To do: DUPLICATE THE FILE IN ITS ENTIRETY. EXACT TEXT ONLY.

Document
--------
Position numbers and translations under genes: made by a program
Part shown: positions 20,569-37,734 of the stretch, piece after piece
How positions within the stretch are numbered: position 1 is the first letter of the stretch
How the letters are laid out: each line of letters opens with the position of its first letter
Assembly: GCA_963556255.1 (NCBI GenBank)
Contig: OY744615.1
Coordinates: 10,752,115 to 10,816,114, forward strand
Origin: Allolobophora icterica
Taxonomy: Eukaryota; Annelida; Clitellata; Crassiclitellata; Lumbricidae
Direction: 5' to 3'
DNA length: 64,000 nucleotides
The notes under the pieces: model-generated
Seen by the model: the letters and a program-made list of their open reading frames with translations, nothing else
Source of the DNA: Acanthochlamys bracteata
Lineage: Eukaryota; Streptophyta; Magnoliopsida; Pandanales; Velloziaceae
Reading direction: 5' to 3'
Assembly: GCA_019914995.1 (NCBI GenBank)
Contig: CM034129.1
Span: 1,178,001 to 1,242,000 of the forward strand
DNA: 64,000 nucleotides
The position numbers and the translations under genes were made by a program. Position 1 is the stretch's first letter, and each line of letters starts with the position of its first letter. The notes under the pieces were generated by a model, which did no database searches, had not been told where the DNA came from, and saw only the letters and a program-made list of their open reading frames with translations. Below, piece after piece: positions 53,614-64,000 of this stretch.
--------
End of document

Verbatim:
Position numbers and translations under genes: made by a program
Part shown: positions 20,569-37,734 of the stretch, piece after piece
How positions within the stretch are numbered: position 1 is the first letter of the stretch
How the letters are laid out: each line of letters opens with the position of its first letter
Assembly: GCA_963556255.1 (NCBI GenBank)
Contig: OY744615.1
Coordinates: 10,752,115 to 10,816,114, forward strand
Origin: Allolobophora icterica
Taxonomy: Eukaryota; Annelida; Clitellata; Crassiclitellata; Lumbricidae
Direction: 5' to 3'
DNA length: 64,000 nucleotides
The notes under the pieces: model-generated
Seen by the model: the letters and a program-made list of their open reading frames with translations, nothing else
Source of the DNA: Acanthochlamys bracteata
Lineage: Eukaryota; Streptophyta; Magnoliopsida; Pandanales; Velloziaceae
Reading direction: 5' to 3'
Assembly: GCA_019914995.1 (NCBI GenBank)
Contig: CM034129.1
Span: 1,178,001 to 1,242,000 of the forward strand
DNA: 64,000 nucleotides
The position numbers and the translations under genes were made by a program. Position 1 is the stretch's first letter, and each line of letters starts with the position of its first letter. The notes under the pieces were generated by a model, which did no database searches, had not been told where the DNA came from, and saw only the letters and a program-made list of their open reading frames with translations. Below, piece after piece: positions 53,614-64,000 of this stretch.